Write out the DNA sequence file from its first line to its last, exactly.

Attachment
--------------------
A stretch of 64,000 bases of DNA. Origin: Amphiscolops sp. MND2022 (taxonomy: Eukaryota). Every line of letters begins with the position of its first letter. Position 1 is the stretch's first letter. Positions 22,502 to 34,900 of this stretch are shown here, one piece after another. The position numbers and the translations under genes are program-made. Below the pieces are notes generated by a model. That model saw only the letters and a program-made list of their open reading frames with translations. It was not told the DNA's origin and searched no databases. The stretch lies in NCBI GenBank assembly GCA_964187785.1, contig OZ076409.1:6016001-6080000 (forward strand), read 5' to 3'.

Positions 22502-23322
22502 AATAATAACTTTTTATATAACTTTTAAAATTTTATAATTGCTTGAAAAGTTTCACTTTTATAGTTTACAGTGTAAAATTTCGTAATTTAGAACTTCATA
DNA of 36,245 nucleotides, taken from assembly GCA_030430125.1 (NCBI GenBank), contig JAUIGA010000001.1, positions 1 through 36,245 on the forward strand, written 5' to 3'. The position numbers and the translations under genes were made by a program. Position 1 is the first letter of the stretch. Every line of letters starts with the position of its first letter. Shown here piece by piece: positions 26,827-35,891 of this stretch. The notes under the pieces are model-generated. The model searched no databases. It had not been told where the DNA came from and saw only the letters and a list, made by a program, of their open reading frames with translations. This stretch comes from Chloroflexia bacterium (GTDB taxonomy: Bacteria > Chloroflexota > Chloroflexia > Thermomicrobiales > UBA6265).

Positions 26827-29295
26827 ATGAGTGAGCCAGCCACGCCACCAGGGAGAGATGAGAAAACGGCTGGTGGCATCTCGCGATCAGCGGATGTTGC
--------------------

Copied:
A stretch of 64,000 bases of DNA. Origin: Amphiscolops sp. MND2022 (taxonomy: Eukaryota). Every line of letters begins with the position of its first letter. Position 1 is the stretch's first letter. Positions 22,502 to 34,900 of this stretch are shown here, one piece after another. The position numbers and the translations under genes are program-made. Below the pieces are notes generated by a model. That model saw only the letters and a program-made list of their open reading frames with translations. It was not told the DNA's origin and searched no databases. The stretch lies in NCBI GenBank assembly GCA_964187785.1, contig OZ076409.1:6016001-6080000 (forward strand), read 5' to 3'.

Positions 22502-23322
22502 AATAATAACTTTTTATATAACTTTTAAAATTTTATAATTGCTTGAAAAGTTTCACTTTTATAGTTTACAGTGTAAAATTTCGTAATTTAGAACTTCATA
DNA of 36,245 nucleotides, taken from assembly GCA_030430125.1 (NCBI GenBank), contig JAUIGA010000001.1, positions 1 through 36,245 on the forward strand, written 5' to 3'. The position numbers and the translations under genes were made by a program. Position 1 is the first letter of the stretch. Every line of letters starts with the position of its first letter. Shown here piece by piece: positions 26,827-35,891 of this stretch. The notes under the pieces are model-generated. The model searched no databases. It had not been told where the DNA came from and saw only the letters and a list, made by a program, of their open reading frames with translations. This stretch comes from Chloroflexia bacterium (GTDB taxonomy: Bacteria > Chloroflexota > Chloroflexia > Thermomicrobiales > UBA6265).

Positions 26827-29295
26827 ATGAGTGAGCCAGCCACGCCACCAGGGAGAGATGAGAAAACGGCTGGTGGCATCTCGCGATCAGCGGATGTTGC